Drezner, D. W. (2009). The power and peril of international regime complexity. Perspectives on Politics, 7, 6570.CrossRefGoogle Scholar
Dryzek, J. S., Bächtiger, A., & Milewicz, K. (2011). Toward a deliberative global citizens’ assembly. Global Policy, 2, 3342.CrossRefGoogle Scholar
Duit, A., & Galaz, V. (2008). Governance and complexity: Emerging issues for governance theory. Governance: An International Journal of Policy, Administration, and Institutions 21 (3), 311–35.CrossRefGoogle Scholar
Duit, A., Galaz, V., Eckerberg, K., & Ebbesson, J. (2010). Governance, complexity and resilience. Global Environmental Change, 20 (3), 363–8.CrossRefGoogle Scholar
Earth System Governance Project (2017). Submission to the Global Challenges Foundation. Stockholm: Global Challenges Foundation.Google Scholar
Eilstrup-Sangiovanni, M. (2018). Death of international organizations: The organizational ecology of intergovernmental organizations, 1815–2015. Review of International Organizations, 70, 132.Google Scholar
Elliott, L. (2017). Cooperation on transnational environmental crime: Institutional complexity matters. Review of European, Comparative & International Environmental Law, 26, 107–17.CrossRefGoogle Scholar
Galaz, V., Biermann, F., Crona, B. et al. (2012a). ‘Planetary boundaries’ – exploring the challenges for global environmental governance. Current Opinion in Environmental Sustainability, 4 (1), 80–7.CrossRefGoogle Scholar
Galaz, V., Crona, B., Österblom, H., Olsson, P., & Folke, C. (2012b). Polycentric systems and interacting planetary boundaries: Emerging governance of climate change–ocean acidification–marine biodiversity. Ecological Economics, 81, 2132.CrossRefGoogle Scholar
Gehring, T., & Oberthür, S. (2009). The causal mechanisms of interaction between international institutions. European Journal of International Relations, 15, 125–56.CrossRefGoogle Scholar
Gellers, J. C. (2015). Explaining the emergence of constitutional environmental rights: A global quantitative analysis. Journal of Human Rights and the Environment, 6, 7597.CrossRefGoogle Scholar
Green, J. F. (2013). Order out of chaos: Public and private rules for managing carbon. Global Environmental Politics, 13, 125.CrossRefGoogle Scholar
Green, J. F., & Auld, G. (2016). Unbundling the regime complex: The effects of private authority. Transnational Environmental Law, 6, 259–84.Google Scholar
Greenhill, B., & Lupu, Y. (2017). Clubs of clubs: Fragmentation in the network of intergovernmental organizations. International Studies Quarterly, 61, 181–95.CrossRefGoogle Scholar
Gulbrandsen, L. H. (2009). The emergence and effectiveness of the Marine Stewardship Council. Marine Policy, 33, 654–60.CrossRefGoogle Scholar
Gupta, A., & Mason, M. (eds.) (2014). Transparency in global environmental governance: Critical perspectives. Cambridge, MA: The MIT Press.CrossRefGoogle Scholar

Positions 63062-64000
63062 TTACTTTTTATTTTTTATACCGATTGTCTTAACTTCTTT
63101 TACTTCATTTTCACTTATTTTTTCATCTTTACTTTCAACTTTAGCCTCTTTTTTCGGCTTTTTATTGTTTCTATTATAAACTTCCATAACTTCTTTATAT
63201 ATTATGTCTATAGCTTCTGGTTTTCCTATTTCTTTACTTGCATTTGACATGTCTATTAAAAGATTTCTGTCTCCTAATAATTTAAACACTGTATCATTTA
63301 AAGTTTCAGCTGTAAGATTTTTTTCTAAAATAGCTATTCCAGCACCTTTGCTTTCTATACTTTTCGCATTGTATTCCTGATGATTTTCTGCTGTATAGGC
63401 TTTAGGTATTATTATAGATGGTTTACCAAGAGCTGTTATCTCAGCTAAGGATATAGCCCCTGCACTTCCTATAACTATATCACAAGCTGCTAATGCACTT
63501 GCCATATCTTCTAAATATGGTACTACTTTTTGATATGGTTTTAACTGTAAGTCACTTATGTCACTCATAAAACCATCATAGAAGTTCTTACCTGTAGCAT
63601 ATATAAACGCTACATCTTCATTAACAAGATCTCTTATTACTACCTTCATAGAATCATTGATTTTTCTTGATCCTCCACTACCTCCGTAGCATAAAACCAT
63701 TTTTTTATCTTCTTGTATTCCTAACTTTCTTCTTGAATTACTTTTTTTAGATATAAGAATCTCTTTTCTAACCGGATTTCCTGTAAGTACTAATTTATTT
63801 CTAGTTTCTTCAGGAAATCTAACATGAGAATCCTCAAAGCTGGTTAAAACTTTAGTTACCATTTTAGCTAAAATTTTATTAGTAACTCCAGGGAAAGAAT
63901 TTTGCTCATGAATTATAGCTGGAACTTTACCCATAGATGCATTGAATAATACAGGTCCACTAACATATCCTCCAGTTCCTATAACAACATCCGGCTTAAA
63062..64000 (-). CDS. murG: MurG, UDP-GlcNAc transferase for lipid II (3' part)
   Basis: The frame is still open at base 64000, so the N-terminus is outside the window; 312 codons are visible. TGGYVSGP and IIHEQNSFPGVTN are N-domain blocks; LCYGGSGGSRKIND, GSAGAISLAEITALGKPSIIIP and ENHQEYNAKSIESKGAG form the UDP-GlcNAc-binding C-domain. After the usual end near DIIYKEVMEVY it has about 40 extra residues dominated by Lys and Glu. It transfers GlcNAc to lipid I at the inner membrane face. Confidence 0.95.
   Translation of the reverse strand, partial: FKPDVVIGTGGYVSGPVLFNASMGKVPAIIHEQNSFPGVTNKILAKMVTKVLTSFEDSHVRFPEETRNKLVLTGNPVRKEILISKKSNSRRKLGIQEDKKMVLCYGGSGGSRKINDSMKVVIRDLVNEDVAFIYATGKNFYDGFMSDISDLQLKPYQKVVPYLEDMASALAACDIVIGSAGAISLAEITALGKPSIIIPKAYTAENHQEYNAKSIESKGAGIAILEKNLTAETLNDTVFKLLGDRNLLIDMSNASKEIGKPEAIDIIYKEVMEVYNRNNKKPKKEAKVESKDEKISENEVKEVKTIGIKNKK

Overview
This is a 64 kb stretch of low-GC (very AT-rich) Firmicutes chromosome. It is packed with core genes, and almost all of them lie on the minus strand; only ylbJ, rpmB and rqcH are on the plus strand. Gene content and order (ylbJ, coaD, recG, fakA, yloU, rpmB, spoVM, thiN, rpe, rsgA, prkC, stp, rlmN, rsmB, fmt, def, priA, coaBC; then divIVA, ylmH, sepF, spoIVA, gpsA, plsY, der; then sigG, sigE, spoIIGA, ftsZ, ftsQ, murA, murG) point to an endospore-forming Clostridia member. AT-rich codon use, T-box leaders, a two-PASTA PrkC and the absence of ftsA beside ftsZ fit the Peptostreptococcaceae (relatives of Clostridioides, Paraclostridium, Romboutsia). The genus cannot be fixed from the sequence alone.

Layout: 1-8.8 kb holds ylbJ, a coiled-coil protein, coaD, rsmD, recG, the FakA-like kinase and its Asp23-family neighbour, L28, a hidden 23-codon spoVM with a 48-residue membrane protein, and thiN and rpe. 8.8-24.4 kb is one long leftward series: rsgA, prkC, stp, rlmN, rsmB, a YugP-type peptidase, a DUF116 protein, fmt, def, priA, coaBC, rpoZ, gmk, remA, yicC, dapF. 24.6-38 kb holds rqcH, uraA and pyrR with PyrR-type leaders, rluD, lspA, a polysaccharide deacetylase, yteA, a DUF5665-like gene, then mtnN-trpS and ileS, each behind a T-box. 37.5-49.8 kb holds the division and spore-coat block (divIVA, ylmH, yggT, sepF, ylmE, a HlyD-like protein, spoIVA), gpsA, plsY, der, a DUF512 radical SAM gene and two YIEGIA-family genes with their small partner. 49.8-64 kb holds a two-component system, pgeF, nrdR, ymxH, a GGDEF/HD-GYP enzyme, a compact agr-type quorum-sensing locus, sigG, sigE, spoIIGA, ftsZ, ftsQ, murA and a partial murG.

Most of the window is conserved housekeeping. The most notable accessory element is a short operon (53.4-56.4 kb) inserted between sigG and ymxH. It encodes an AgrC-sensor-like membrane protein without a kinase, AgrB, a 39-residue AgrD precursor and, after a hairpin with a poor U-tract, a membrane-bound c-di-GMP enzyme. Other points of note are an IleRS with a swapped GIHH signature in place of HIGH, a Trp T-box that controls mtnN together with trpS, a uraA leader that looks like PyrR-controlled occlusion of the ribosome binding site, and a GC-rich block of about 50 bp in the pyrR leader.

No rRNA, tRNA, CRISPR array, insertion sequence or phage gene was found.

Hall, N. (2015). Money or mandate? Why international organizations engage with the climate change regime. Global Environmental Politics, 15, 7997.CrossRefGoogle Scholar
Hall, N. (2016). Displacement, development and climate change: International organizations moving beyond their mandates. London: Routledge.CrossRefGoogle Scholar
Hall, P. A. (2010). Historical institutionalism in rationalist and sociological perspective. In Mahoney, J, & Thelen, K (eds.), Explaining institutional change: Ambiguity, agency, and power (pp. 204–24). Cambridge, UK: Cambridge University Press.Google Scholar
Hickmann, T. (2017). The reconfiguration of authority in global climate governance. International Studies Review, 19 (3), 430–51.CrossRefGoogle Scholar
Hirsch, P. D., Adams, W. M., Brosius, J. P., Zia, A., Bariola, N., & Dammert, J. L. (2011). Acknowledging conservation trade-offs and embracing complexity. Conservation Biology, 25, 259–64.Google ScholarPubMed
Hollway, J. (2015). The evolution of global fisheries governance, 1960–2010. University of Oxford.Google Scholar
Hollway, J., & Koskinen, J. (2016). Multilevel embeddedness: The case of the global fisheries governance complex. Social Networks, 44, 281–94.CrossRefGoogle Scholar
Jasanoff, S. (2004). States of knowledge: The co-production of science and the social order. London: Routledge.CrossRefGoogle Scholar
Jentoft, S., McCay, B. J., & Wilson, D. C. (1998). Social theory and fisheries co-management. Marine Policy, 22 (4–5), 423–36.CrossRefGoogle Scholar
Jinnah, S. (2011). Climate change bandwagoning: The impacts of strategic linkages on regime design, maintenance, and death. Global Environmental Politics, 11, 19.CrossRefGoogle Scholar
Jóhannsdóttir, A., Cresswell, I., & Bridgewater, P. (2010). The current framework for international governance of biodiversity: Is it doing more harm than good? Review of European, Comparative and International Environmental Law, 19, 139–49.Google Scholar
Jordan, A. J., Huitema, D., Hildén, M. et al. (2015). Emergence of polycentric climate governance and its future prospects. Nature Climate Change, 5, 977–82.CrossRefGoogle Scholar
Jordan, A., Huitema, D., Schoenefeld, J., van Asselt, H., & Forster, J. (2018). Governing Climate Change polycentrically: Setting the scene. In Jordan, A, Huitema, D, van Asselt, H, & Forster, J (eds.), Governing climate change: Polycentricity in action? (pp. 326). Cambridge, UK: Cambridge University Press.CrossRefGoogle Scholar
Kalfagianni, A., & Pattberg, P. (2013). Fishing in muddy waters exploring the conditions for effective governance of fisheries and aquaculture. Marine Policy, 38, 124–32.CrossRefGoogle Scholar